One hundred twenty-three citizens of Chester District seek the repeal of an 1834 law preventing the practice of teaching slaves to read the scriptures and other religious books. The petitioners argue that "in many places this law could not be enforced"; that "this law is also believed by many ... to invade the rights of conscience"; and that this law cannot be defended because "the ability to read exists on probably every plantation in the State; and it is utterly impossible for even the masters to prevent this -- as is apparent from the cases in which servants learn to write by stealth, although all masters are very watchful to prevent this." The petitioners aver that the state has less to fear from intelligent than ignorant slaves; the latter might become followers "of every Nat Turner who might chance to pass along." They further surmise that "if Imperial Rome could manage even a classic slavery, and a large part of their slaves also the best trained soldiers in the world, the Romans excepted, does chivalrous South Carolina quail before gangs of cowardly Africans with a Bible in their hands? Let it not be said!!" The petitioners therefore believe "that it would be both politic and prudent to repeal said law."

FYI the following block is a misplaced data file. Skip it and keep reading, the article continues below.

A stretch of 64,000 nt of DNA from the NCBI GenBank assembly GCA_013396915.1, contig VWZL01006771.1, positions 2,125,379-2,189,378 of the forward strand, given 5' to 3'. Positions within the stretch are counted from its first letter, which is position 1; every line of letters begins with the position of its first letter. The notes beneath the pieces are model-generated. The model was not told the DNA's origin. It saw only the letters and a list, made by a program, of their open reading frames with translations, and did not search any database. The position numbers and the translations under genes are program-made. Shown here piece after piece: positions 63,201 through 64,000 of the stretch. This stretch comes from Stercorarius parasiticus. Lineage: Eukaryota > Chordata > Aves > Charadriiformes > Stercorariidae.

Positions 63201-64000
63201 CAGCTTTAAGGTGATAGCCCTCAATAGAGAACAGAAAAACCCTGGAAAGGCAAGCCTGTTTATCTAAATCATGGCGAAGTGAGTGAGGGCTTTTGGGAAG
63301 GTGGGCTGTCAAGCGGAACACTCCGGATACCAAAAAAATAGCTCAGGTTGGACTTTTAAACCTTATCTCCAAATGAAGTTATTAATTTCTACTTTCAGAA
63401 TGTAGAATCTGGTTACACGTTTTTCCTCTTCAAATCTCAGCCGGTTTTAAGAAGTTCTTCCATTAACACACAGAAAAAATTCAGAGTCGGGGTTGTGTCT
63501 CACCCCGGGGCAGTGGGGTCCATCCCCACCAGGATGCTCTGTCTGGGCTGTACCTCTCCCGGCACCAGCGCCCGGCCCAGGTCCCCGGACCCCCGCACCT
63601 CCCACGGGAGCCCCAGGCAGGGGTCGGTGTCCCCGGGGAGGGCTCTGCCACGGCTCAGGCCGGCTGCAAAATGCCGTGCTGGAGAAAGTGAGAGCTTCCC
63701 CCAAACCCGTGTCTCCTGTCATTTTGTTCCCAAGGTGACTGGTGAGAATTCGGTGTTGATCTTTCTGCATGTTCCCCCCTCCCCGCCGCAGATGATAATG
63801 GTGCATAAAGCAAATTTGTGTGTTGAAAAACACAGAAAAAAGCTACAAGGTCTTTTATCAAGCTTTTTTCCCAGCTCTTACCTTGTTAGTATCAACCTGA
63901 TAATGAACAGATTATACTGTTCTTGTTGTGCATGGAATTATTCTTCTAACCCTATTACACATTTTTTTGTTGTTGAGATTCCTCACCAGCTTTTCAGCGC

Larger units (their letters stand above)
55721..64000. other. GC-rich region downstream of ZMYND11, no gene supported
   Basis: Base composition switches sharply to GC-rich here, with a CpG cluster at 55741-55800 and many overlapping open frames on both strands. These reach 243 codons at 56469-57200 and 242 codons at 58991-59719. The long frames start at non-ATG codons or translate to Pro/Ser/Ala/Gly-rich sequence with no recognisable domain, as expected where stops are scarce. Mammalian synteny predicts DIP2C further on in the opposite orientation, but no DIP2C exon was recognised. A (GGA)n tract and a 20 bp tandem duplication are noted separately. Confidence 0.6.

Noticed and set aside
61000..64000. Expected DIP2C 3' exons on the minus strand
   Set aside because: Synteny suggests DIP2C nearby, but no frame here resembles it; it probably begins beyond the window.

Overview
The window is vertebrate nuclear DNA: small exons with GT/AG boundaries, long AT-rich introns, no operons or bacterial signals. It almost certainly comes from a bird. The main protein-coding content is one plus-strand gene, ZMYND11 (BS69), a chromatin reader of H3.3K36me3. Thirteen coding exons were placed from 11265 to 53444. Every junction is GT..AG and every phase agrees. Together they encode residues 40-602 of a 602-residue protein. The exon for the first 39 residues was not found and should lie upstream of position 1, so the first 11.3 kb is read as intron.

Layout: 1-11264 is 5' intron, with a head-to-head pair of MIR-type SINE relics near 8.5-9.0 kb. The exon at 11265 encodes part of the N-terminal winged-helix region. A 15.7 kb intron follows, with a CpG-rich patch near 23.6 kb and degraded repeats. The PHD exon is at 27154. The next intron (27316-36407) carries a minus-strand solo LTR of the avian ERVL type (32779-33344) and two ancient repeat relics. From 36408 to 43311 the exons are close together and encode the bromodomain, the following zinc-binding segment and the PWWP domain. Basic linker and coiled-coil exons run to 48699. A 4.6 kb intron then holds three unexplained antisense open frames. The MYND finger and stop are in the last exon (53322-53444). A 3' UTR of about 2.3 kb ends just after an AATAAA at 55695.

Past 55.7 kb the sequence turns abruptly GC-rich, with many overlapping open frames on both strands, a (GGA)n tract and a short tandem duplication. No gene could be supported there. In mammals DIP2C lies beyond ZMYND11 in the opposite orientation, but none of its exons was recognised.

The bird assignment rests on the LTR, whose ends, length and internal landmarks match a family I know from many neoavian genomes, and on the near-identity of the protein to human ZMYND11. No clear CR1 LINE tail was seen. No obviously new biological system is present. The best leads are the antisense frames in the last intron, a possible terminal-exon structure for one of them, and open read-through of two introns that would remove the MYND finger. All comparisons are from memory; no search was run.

Result: Referred to judiciary committee.
Or you may view all people.
Repository: South Carolina Department of Archives and History, Columbia, South Carolina